Tuesday, May 27, 2008

DAY 215: Mataranka to Katherine

Mon 26th May 2008
105 km @ 20.0 km/hr
Sunny, scattered cloud, 29 deg C
Elevation of destination 112m
Distance to date 13282 km (8301 miles)

Backpackers Anonymous prevented me getting to sleep last night by playing mainly the same music track from 2100 to at least 0130 when I must have finally got to sleep. Drink? Drugs? Who knows? I tried to block out the music with foam ear plugs and padding between ears and my Assos balaclava, but the bass still came through loudly - it’s impossible to eliminate. So I slept in a little until 0745 but still got away for 0830 via a stop at the Servo (filling station) for stove fuel (petrol), my fuel (Double Shot Paul’s of NT Iced Coffee) and overpriced Buttercrunch biscuits (double usual price).
The first 10km were a bit draggy but thereafter the SE wind resumed control over yesterday’s rebellious NE-er, and as I was heading due NW I had the perfect tailwind - right in the small of the back lol - bliss! The road was a bit busier than lately, more cars and lorries and many caravans and campervans. No shoulder, so had to jump off and watch the mirror more for dodgy situations - the mirror is a blessing as you can see hazards before you eventually hear them, when it can be too late.
The road is pretty flat with the odd draggy uphill, but average speed kept on increasing all day. Sometimes I was soft-pedalling at 30 km/hr which is probably a first on this trip, what with a 30kg wind-dragging pannier load. Scenery as in pics - larger trees, more standing water, greener than lately and a lot more birds. I saw a magnificent Brahmini Kite coverting it’s roadkill feast until I got the camera out, whereupon it flew off, camera shy. Lots of Apostlebirds everywhere.
I passed lots of WWII ‘Historical Sites’ which usually amounted to nothing at all really unless you're an old soldier - old field hospitals or airfields - and in many cases there’s nothing to see since the vegetation has taken over the cleared sites again. Many of these sites don’t even have a track access and look no different from the rest of the bush. The Aussies, bless ‘em, haven’t got much history, so tend to clutch at straws. A historical site in Britain could be a 12th century building whereas here it could be a 1900’s building - I think they try too hard to have history - perhaps more emphasis on the amazing natural assets that Australia has would be more appropriate, an area where Oz could score very highly on a world-scale basis. I don’t think everyone’s twigged this yet.
After 60km (or 56km depending which sign you read because they all read differently as does the map also!) there’s a nice rest area with tank rainwater, and I used some of this in preference to the ghastly-tasting Mataranka bore water to make 2 mugs of tea, which went down a treat with the costly Buttercrunch biscuits. It was actually brunch with the Apostles, since a flock of 12 were in close attendance as I ate, squawking and squabbling over dropped morsels, and drinking from the small puddle created under the tankwater tap. Birds are great to watch at close quarters; there’s all sorts of little dramas going on between themselves, and a definite ‘pecking order’ (pun not intended).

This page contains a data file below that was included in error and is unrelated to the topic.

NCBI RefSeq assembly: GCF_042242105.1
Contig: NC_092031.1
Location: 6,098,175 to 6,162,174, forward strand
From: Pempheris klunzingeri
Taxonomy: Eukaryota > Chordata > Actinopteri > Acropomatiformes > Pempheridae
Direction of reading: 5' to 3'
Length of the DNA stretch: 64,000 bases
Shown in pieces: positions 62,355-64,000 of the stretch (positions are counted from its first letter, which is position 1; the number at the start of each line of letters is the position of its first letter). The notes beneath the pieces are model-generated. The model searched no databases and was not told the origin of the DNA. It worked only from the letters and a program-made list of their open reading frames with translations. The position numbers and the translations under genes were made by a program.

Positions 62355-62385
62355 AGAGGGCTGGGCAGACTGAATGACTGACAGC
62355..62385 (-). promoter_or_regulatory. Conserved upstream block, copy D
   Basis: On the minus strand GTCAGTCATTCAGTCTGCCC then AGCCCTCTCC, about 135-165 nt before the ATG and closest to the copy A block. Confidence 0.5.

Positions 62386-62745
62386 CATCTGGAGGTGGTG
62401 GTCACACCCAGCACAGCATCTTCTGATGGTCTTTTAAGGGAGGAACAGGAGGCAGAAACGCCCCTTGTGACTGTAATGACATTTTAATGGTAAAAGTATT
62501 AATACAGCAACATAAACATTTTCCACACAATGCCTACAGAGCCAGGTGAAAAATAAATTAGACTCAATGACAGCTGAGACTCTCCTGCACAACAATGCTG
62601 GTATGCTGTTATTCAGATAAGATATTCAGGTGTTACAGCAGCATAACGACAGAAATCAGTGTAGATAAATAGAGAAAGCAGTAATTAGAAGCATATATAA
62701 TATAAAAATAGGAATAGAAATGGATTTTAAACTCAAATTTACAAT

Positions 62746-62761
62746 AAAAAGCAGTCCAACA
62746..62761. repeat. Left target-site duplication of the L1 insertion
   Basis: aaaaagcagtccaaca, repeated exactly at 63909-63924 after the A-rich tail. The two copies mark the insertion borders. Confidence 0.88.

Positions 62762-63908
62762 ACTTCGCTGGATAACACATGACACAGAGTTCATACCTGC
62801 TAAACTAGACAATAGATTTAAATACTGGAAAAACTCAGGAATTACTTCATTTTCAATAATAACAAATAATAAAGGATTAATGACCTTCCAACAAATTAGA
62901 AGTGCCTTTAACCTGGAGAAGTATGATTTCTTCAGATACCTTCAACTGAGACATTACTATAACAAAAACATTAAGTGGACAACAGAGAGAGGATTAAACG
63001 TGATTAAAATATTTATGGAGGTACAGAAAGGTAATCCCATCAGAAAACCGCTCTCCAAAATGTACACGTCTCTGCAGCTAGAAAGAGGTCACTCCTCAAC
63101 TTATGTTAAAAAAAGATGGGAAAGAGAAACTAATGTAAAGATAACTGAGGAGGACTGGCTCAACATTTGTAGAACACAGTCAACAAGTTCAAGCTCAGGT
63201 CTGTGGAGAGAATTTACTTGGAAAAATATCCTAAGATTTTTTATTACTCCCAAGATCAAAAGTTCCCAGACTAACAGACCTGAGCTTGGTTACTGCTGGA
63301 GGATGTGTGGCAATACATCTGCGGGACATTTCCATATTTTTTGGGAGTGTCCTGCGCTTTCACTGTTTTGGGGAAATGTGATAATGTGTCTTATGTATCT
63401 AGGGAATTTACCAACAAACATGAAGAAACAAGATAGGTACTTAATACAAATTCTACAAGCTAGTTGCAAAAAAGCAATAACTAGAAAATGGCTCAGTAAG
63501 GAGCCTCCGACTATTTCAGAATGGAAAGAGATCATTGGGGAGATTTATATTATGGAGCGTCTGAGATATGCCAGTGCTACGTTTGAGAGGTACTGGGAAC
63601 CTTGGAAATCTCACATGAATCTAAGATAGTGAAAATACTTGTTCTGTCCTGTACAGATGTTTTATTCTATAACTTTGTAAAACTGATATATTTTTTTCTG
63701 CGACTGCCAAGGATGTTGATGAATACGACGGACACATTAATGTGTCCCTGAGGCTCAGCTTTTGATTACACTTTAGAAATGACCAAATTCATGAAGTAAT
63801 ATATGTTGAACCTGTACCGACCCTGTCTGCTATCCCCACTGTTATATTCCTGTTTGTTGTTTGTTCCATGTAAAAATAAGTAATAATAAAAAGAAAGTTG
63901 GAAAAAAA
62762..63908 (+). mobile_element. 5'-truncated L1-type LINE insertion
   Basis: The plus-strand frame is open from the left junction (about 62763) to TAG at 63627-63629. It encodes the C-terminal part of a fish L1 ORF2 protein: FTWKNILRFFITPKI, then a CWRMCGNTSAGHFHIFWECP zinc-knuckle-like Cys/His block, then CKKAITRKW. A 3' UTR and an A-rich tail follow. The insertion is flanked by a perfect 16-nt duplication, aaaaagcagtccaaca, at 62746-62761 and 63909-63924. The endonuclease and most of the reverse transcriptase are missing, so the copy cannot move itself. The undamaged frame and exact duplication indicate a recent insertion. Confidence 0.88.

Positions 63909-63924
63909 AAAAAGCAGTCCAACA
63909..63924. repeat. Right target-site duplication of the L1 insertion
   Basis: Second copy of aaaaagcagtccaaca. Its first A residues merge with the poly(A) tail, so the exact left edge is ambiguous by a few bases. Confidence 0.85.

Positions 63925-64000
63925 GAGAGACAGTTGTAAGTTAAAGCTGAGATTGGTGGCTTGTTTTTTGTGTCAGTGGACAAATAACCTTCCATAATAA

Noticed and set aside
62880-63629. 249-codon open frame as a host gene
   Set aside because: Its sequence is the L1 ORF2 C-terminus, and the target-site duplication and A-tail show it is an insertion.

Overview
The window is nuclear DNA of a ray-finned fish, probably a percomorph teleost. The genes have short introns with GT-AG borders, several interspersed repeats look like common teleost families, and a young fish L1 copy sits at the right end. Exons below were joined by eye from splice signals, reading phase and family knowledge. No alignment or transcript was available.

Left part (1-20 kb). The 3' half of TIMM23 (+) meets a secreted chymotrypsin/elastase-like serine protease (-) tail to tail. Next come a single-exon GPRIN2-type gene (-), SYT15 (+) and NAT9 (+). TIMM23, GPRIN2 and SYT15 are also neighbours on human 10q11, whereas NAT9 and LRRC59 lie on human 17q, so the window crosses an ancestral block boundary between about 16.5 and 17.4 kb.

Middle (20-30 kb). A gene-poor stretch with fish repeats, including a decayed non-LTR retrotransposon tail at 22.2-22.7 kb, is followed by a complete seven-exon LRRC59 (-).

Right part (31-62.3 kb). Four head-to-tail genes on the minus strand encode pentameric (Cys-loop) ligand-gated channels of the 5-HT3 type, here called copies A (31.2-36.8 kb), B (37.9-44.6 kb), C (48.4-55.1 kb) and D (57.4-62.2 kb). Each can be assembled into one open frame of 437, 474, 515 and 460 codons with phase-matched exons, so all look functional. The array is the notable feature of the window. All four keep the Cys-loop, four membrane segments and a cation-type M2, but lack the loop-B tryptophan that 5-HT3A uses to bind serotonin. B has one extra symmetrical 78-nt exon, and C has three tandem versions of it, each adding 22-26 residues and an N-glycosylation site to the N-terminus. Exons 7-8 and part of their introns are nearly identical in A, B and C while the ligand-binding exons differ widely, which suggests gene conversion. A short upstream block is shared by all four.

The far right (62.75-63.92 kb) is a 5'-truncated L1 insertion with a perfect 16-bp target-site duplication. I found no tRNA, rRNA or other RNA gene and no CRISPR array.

The strong tailwind continued afterwards and faithfully blew me to Katherine and, I expect, a day of rest or two for me after the 787 km / 6 day ride from Tennant Creek. First stop was the VIC where I picked up a few brochures and asked about caravan parks, the nearest of which is Red Gum (1km from town, $10 pppn), which I chose. I wanted to do a day’s canoeing on the Katherine River, but when I phoned they weren’t able to do this as they were fairly booked up with 3-day trips, and I’ll have to ring them back again to see if this can be done when I pass through Katherine again in 2 weeks time before heading west (I’m heading first to Kakadu, Darwin, Litchfield NP and then Katherine again).
After setting up the tent I went into town to check e-mails (38 after a week; worse than working) and get something for dinner. Woolworth’s supermarket was like Alladin’s Cave after all the expensive and limited-choice country groceries, and it took a lot of willpower to resist buying too much. Before I leave Katherine for Kakadu NP I will stock up, but for the meantime I bought fresh crusty rolls for tuna and onion sarnies, plus Greek-style mango and Passion Fruit yoghurt and fresh fruit for desert. Oh, and a bottle of Cab Sav to wash it down lol. Not to mention the local rag the NT News.
Katherine is, like Tennant Creek, home to many indigenous people, and this again made this place feel instantly more ‘real’ to me on arrival. They’re very noisy and loudly argumentative with each other, shout using bad language habitually, and don’t worry about doing all this in the centre of town, yet this seems somehow fascinating to me and I can’t explain why - maybe I’ll be able to explain this eventually. As I say it kind of feels ‘real’ to me in what seems sometimes to me to be an artificial and sanitised society.
Well, dinner was delicious, tempered only by awareness, after her e-mail I read this afternoon, that Lyn is feeling somewhat overwhelmed by work at the moment; working long hours as a gardener as well as many more hours with Mary in setting up a new house-sitting business. I hope she gets through this OK and I feel frustrated that I can’t help at all - telepathic hug anyhow!

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